By Luke Ming Flanagan
It’s been one hell of a year. From proofing a by election leaflet in the maternity ward of Ballinasloe hospital to meeting a Garda whistleblower down a country lane in Offaly only to be given information on allegations of drug dealing within the “force”. On the former two, both deliveries have went well. At this stage the baby is sleeping the night and Michael FitzMaurice is awakening rural Ireland. On the latter issue of the Garda whistleblowers the story is a lot different. Anything but a successful birth. Traumatic in fact. At a time when it’s all meant to have changed.
New policing bill. New commissioner. New minister. Two of the Garda whistleblowers have even been made ‘people of the year’. But what does this mean in reality for those who have taken the greatest risk with their families and careers in an attempt to expose corruption. In the case of John Wilson it means being out of a job and with no proper income in the run up to Christmas. I hear some say he has pension. Not a lot of use at 50 with a mortgage. He had this week to face the ignomy of having to sell his car to survive. It all very well to become ‘person of the year’ but as my mother used to say about beautiful scenery- “it’s lovely but you can’t eat it.” It begs the question. Why hasn’t John Wilson been asked does he want his job back? If he was, he’d take it. Oh but he retired. He did my arse. He was forced out.
In the case of Nicky Keogh, who is still a serving Garda, it has meant the daily grinding torture of being bullied. This is going on now as you read this. This is an individual who has risked everything by bringing forward important information. Is it any wonder though that he is being bullied. What should have been a short sharp investigation has in fact dragged on at a snails pace. We have a Taoiseach who belittled the allegations when I initially raised them at Leaders questions, something he was later forced to retract. Too late though. The die was cast. In the weeks after the latest failure by the state in St Attractas, where we crave openness and transparency, the very people who are trying to kick in the door to let in some light are they themselves in full public view being kicked in the head.
People will say that surely the state cares if allegations of drug dealing within the Garda Siochana are brought forward. Why wouldn’t the state car? If there was even a scintilla of evidence of corruption then the state would surely leap to the rescue? Not only does the state fail to leap to the rescue the state in fact leaps in the way of those who try to put it right.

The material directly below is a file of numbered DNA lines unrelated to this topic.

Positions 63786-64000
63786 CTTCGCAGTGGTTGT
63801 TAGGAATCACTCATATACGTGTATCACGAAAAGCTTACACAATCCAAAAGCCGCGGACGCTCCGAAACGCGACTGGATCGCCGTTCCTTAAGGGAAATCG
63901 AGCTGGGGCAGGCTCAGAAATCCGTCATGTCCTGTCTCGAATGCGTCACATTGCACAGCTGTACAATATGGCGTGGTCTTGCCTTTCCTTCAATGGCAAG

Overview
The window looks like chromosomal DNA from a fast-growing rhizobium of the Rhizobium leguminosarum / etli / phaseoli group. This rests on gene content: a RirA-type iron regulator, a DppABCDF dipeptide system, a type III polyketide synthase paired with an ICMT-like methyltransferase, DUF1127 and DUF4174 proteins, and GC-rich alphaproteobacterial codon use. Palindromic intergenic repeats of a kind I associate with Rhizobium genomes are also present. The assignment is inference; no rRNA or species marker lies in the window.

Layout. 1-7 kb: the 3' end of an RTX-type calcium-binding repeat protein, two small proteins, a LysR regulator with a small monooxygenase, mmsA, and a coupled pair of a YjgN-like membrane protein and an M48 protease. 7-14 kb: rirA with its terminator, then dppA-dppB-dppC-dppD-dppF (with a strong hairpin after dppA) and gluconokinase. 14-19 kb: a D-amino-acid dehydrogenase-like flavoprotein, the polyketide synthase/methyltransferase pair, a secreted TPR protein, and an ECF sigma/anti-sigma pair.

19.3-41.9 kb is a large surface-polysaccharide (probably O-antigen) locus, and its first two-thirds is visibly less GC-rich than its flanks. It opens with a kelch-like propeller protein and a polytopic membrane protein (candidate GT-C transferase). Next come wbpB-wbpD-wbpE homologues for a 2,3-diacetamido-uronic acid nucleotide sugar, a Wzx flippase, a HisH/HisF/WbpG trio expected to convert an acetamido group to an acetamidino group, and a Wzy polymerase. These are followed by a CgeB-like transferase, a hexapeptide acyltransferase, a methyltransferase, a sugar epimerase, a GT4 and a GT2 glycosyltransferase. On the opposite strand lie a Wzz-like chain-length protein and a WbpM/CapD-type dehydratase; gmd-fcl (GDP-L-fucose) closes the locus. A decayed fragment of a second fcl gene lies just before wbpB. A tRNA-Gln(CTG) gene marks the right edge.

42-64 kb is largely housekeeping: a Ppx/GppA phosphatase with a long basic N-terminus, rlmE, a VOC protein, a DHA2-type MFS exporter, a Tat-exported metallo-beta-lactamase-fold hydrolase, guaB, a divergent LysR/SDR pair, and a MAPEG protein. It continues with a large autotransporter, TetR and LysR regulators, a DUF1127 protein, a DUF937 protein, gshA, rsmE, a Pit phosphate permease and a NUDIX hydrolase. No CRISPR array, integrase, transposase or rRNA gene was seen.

The core problem we have is in how we govern. Our primary building block of governance, the Local Council not only embodies a system of ‘Shut The Fuck Up’ but breeds it. The councillors who keep the quietest about money being wasted get their grievances dealt with first. Furthermore those who stand up against waste are described as being disrespectful of the ‘executive’. This philosophy is carried up to National level when the same Councillors are elected to the Dáil. After years of following the maxim of ‘say nothing and everything will be alright’ when they finally get to the stage where they end up running the country it is beyond their ability to change.
So as things stand if you have information that something untoward is going on in a state agency what should you do? Well it looks like you should shut up and say nothing. That is the message. Right from the top. If you don’t you will end up either unemployed and penniless or employed but mentally tortured. It’s like the school culture of “The Lick” has leapt across the barriers of childishness and become the philosophy of our instituons.
So this years message from the ‘Republic’ of Ireland to all whistleblowers is to shut your mouth and go away.